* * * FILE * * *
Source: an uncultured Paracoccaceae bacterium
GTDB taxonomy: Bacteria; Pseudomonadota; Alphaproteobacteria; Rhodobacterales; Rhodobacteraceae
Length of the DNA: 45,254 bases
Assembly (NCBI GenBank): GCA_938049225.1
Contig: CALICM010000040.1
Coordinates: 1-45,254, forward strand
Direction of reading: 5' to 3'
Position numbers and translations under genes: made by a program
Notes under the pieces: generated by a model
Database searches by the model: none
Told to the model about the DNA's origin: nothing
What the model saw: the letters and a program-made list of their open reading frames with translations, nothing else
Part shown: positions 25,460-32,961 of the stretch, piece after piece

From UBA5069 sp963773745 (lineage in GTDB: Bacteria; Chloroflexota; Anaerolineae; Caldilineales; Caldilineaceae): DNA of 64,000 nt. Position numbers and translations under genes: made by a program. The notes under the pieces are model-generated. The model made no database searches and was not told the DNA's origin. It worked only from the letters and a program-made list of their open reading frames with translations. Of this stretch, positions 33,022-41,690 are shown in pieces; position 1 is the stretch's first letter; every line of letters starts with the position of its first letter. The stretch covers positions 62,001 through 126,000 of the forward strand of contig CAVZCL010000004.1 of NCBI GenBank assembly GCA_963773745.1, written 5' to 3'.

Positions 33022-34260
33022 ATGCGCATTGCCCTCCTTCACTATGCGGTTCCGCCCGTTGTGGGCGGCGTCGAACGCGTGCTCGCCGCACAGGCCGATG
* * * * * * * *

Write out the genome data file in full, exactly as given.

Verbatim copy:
Source: an uncultured Paracoccaceae bacterium
GTDB taxonomy: Bacteria; Pseudomonadota; Alphaproteobacteria; Rhodobacterales; Rhodobacteraceae
Length of the DNA: 45,254 bases
Assembly (NCBI GenBank): GCA_938049225.1
Contig: CALICM010000040.1
Coordinates: 1-45,254, forward strand
Direction of reading: 5' to 3'
Position numbers and translations under genes: made by a program
Notes under the pieces: generated by a model
Database searches by the model: none
Told to the model about the DNA's origin: nothing
What the model saw: the letters and a program-made list of their open reading frames with translations, nothing else
Part shown: positions 25,460-32,961 of the stretch, piece after piece

From UBA5069 sp963773745 (lineage in GTDB: Bacteria; Chloroflexota; Anaerolineae; Caldilineales; Caldilineaceae): DNA of 64,000 nt. Position numbers and translations under genes: made by a program. The notes under the pieces are model-generated. The model made no database searches and was not told the DNA's origin. It worked only from the letters and a program-made list of their open reading frames with translations. Of this stretch, positions 33,022-41,690 are shown in pieces; position 1 is the stretch's first letter; every line of letters starts with the position of its first letter. The stretch covers positions 62,001 through 126,000 of the forward strand of contig CAVZCL010000004.1 of NCBI GenBank assembly GCA_963773745.1, written 5' to 3'.

Positions 33022-34260
33022 ATGCGCATTGCCCTCCTTCACTATGCGGTTCCGCCCGTTGTGGGCGGCGTCGAACGCGTGCTCGCCGCACAGGCCGATG